So, the pills and the therapy period of my life has begun. Had to transfer med, pill and dental plans. Many calls. Medicare. Blue Cross/Blue Shield. At least I got them. Prescriptions can cost a lot.
New doctors. New dentists. Don’t know yet how healthy I am. Aches and pains come with being old. Blood. Colonoscopy. Dental surgery.
So, the doctor sent me for physical therapy for the neck and arm problems. Not turning my head as far as I once could. You will see; happens to all of us. But, the PT place was so depressing. People in wheelchairs who couldn’t sit up. People who couldn’t walk. Soon, it could be me. I will need courage to age.
Had to satisfy the Gov’t I am just not doing this to obtain pain killers. Filled out forms, some of which were not focused enough for my background or present physical condition. I’d rather be in pain than go there. Not going back, yet.
All I want to do is die broke. And, if my money runs out, before I die and I am still able to work, I can always bag.
So, Burt Shavitz died at 80. Another photographer dead, before I could talk with him. I’d like to know what he saw, why he shot what he shot and why he gave it up. I will have to settle for the movie, Burt’s Buzz. And Burt, he probably would not have been too much fun to talk with, even though he was a great man with a big personality who chafed at uniformity and changed the world.
Me. I turned 68 today. I’m alive and well. Couldn’t be happier, as my past drifts farther and farther into the long ago. My wife loves me. Don’t need much more than that.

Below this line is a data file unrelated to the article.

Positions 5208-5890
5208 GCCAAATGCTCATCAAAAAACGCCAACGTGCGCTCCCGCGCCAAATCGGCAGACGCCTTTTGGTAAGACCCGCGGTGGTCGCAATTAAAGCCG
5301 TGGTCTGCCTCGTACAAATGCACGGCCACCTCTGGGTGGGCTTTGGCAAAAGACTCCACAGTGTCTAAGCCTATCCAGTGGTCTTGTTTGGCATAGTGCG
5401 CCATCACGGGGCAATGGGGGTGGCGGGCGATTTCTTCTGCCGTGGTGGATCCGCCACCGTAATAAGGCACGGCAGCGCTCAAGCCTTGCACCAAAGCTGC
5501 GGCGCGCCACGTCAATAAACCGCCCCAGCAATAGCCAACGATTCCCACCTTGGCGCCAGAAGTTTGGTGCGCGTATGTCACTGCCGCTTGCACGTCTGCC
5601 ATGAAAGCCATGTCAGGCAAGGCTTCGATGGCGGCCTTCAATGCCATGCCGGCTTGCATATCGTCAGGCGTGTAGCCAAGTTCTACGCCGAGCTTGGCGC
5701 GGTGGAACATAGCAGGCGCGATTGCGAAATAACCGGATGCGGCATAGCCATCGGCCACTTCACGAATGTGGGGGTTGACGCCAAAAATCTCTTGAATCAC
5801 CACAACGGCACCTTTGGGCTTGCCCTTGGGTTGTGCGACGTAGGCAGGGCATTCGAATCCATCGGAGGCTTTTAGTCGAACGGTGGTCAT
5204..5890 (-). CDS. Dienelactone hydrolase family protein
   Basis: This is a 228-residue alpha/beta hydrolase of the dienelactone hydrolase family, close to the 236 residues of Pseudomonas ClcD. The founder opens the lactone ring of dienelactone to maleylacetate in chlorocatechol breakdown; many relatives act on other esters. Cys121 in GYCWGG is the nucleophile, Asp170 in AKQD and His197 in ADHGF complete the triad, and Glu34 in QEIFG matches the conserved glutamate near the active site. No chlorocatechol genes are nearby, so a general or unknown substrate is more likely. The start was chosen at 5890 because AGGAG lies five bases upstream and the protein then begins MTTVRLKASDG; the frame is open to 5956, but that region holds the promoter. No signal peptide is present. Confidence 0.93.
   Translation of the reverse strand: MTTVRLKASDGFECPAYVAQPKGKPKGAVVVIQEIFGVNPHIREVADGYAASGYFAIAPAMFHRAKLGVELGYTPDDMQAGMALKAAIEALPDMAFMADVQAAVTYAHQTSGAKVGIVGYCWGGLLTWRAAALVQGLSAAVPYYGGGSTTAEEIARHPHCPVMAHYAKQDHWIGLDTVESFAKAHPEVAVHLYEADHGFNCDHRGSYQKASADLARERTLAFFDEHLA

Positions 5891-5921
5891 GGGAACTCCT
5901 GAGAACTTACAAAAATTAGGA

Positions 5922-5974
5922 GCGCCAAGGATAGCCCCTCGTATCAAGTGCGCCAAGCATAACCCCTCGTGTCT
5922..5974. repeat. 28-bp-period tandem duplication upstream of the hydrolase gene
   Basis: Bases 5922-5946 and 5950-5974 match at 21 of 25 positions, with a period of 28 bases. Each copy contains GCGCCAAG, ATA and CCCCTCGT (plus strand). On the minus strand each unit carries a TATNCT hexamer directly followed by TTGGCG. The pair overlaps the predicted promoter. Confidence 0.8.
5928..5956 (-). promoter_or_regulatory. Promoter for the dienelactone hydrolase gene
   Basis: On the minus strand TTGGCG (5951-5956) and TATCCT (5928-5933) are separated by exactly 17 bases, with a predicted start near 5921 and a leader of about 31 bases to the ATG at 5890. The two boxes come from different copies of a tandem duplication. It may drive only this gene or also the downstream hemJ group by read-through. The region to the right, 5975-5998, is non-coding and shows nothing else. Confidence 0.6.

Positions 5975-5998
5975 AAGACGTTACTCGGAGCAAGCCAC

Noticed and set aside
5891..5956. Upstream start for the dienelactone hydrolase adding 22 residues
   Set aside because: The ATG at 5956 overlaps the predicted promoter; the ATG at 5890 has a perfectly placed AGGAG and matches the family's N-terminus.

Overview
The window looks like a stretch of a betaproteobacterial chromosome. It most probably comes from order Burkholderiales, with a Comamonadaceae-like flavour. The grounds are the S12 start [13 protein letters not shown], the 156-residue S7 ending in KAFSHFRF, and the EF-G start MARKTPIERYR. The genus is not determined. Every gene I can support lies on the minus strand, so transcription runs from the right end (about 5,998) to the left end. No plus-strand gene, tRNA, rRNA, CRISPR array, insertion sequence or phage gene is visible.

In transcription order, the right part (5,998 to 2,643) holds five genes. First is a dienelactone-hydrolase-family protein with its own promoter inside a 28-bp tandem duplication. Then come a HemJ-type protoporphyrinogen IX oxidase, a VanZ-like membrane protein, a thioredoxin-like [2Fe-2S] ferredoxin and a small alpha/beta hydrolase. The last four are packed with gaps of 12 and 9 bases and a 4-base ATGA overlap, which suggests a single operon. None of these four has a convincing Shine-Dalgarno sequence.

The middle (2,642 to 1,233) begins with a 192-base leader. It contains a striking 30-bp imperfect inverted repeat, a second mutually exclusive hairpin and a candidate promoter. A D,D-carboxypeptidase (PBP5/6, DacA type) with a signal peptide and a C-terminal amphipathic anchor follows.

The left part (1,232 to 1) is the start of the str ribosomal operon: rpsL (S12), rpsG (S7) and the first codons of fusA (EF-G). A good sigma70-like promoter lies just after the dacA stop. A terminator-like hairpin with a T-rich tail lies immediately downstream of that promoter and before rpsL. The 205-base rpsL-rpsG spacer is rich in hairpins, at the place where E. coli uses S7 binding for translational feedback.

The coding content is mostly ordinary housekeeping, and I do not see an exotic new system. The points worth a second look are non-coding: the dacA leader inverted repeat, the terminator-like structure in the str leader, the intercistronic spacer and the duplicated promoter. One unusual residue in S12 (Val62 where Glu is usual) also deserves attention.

Who’s Burt? He’s the guy on the box, at least partially. Everyone knows Burt, from his face. But before he made lip balm and other holistic products, he was a photographer who shot the Civil Rights movement, in addition to the street. Another one of those Jewish guys with the photojournalist gene who left the world better than he found it.
Tired of the rigamarole, he moved to Maine, raised some bees and made cosmetics which could be sold to hippies in health food stores. He cared about the environment and hated hypocrisy. Died rich, despite not needing money. He had land and a family. Me, I got no family, except for Sharon and her relatives. Failed living in the Northern New England way. I have toys to play with and a place to live. Still have some friends, though even though they aren’t close by. Now, I just need to be healthy.
Charles Harbutt died, another photographer whose work defined an era left the field before I could meet him. Wonder what it would have been like to study with him? Damn. My life wasted in law. I mighta been a contender. Not brave enough or strong enough. Those guys had to run from danger and carry film.
At 23, he was in Cuba at the invitation of the rebels. I was in Law School. Then he shot the Panthers and the Bario. I watched the news. No one had seen anything like it. But, he got access, because they needed images to show off their causes and he needed a profession. He got to shoot what they showed him, not what was really happening. Then, at some point, he realized that the imagery, taken literally, displayed the commonplace, the idiom. He was being used and what he was seeing and hearing was not real, even though it was occurring before him. So, he interposed surrealism to his frames and changed the world of photojournalism.
I don’t aspire to such lofty heights. Magnum will never recognize my trite street images. The present day doesn’t allow for such photography. Too risky. Rebels shoot their own documentary photography and kill people working for the world press.